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16th April 2023
...continued from Part 1

The company’s water treatment facilities have also been plagued by delays — the reason for a recent $15,480,000 fine under B.C.’s Environmental Management Act — and unexpected water quality issues.

During start-up Teck’s West Line Creek treatment facility, for instance, inadvertently caused a fish kill event for which the company was ordered to pay $1.4 million in fines. The company has stated that the incident was related to the unintentional release of high levels of ammonia, nitrate, hydrogen sulfide and other contaminants.

The facility also initially released a more toxic form of selenium into the environment even as it reduced total selenium concentrations in treated water. The company has since addressed the issue with an additional layer of treatment.

Now it seems Teck may have had similar issues with another treatment facility as well, Sexton said after reviewing a July 2022 briefing note obtained by The Narwhal through a freedom of information request.

But it’s difficult to know for sure, Sexton warned. “We’re not getting the data to look at and draw our own scientific conclusions, we just have to infer from what Teck is reporting to the province,” she said.

The document, prepared for the deputy minister of Environment and Climate Change Strategy, notes the treatment facility, which relies on saturated rock fill technology, was operating at reduced capacity because elevated selenium levels had been detected in bottom-dwelling invertebrates downstream of the outflow.

Teck has touted its saturated rock fill technology as a “breakthrough in passive water treatment technology.” The technology, which uses existing mine infrastructure, is a less costly alternative to its tank based active water treatment facilities. Both treatment options rely on bacteria to treat selenium and nitrate.

For Petryshen, the issues mentioned in the briefing note underscore the fact that Teck’s saturated rock fill technology is still “in development.”

“It still needs more research and it’s not this sure-fire solution that maybe Teck or the province want it to be,” he said.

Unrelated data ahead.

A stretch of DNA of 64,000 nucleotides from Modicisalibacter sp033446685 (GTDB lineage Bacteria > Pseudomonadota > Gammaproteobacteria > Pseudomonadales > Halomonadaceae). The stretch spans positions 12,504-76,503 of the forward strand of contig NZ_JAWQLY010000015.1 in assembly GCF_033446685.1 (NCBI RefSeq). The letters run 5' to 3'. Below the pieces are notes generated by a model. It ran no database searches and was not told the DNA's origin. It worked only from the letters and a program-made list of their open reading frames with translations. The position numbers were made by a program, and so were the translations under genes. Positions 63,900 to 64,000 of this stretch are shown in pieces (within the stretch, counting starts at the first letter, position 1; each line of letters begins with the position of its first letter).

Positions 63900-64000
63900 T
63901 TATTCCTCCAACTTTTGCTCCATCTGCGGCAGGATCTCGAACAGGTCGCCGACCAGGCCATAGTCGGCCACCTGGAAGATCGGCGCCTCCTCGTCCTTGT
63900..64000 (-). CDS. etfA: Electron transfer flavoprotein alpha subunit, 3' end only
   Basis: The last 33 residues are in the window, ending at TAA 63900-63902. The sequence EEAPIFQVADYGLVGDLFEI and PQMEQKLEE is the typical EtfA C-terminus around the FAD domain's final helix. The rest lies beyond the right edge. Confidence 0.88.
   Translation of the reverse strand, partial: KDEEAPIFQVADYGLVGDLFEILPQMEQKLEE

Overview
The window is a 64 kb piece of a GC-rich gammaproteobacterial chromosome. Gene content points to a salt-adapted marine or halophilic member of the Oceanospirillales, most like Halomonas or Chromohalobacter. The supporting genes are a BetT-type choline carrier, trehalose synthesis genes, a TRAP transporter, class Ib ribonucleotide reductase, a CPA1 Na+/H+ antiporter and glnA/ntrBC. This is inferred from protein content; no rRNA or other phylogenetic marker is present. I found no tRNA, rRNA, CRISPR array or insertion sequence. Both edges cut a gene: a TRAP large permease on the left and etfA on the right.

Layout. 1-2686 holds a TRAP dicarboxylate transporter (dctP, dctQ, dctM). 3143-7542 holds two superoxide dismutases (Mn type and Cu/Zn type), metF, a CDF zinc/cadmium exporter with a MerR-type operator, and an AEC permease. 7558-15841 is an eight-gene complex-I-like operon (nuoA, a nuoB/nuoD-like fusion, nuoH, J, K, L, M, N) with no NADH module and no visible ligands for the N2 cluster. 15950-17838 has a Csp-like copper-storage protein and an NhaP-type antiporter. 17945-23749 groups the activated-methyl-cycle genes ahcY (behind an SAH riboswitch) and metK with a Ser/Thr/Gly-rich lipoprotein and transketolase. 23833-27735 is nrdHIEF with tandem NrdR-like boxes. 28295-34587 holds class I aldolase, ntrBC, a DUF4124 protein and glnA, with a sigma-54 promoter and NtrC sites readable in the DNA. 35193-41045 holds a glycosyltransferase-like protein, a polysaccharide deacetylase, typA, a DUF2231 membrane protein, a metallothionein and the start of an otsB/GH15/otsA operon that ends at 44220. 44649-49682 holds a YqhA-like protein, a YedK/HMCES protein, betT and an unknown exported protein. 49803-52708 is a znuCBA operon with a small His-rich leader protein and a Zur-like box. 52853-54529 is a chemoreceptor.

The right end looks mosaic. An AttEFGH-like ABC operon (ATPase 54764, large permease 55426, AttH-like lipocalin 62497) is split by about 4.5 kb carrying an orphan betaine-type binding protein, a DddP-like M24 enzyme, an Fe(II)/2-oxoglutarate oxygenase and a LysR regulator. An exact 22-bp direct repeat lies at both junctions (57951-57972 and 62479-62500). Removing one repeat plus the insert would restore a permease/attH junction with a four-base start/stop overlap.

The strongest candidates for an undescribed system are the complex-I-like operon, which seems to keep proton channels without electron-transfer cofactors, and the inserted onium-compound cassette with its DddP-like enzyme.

“They can’t just rely on this one new technique in the future,” he said. “They do need to be spending money on redesigning these waste rock dumps.”

Frustrations in Canada and U.S. over lack of Elk Valley pollution transparency

Teck did not respond to The Narwhal’s detailed questions about the issues with the saturated rock fill treatment facility, offering instead a general statement about efforts to address water quality.

The B.C. government did not respond to The Narwhal’s questions by publication. The Narwhal was directed to the Elk Valley Water Quality Hub, which notes the Elkview Operations saturated rock fill started treating water from Erickson Creek again in October “after this source was offline for maintenance and aquatic health investigation since April.”

There are longstanding concerns both in Canada and the U.S. about a lack of transparency around water pollution from the Elk Valley mines.

“We get this filtered, cherry-picked information that comes from the company, reporting to everyone how they’re doing in the watershed and if you ever want to look at anything more closely, none of that information is available,” Sexton said.

It’s one of the reasons behind longstanding calls for the issue to be referred to the International Joint Commission, a Canada-U.S. body established under the Boundary Waters Treaty of 1909 to address disputes in transboundary watersheds. .

But internal government records show Teck and the B.C. government lobbied against involving the International Joint Commission.

The issue of water pollution from Teck’s mines recently garnered attention from Prime Minister Justin Trudeau and President Joe Biden, who committed last month that the two countries would reach an agreement in principle this summer to reduce pollution in the watershed.

Petryshen and others want to see the International Joint Commission included in that agreement.

“B.C. hasn’t done a good job in dealing with this issue,” he said. “We do need someone else to actually get in charge of the reins.”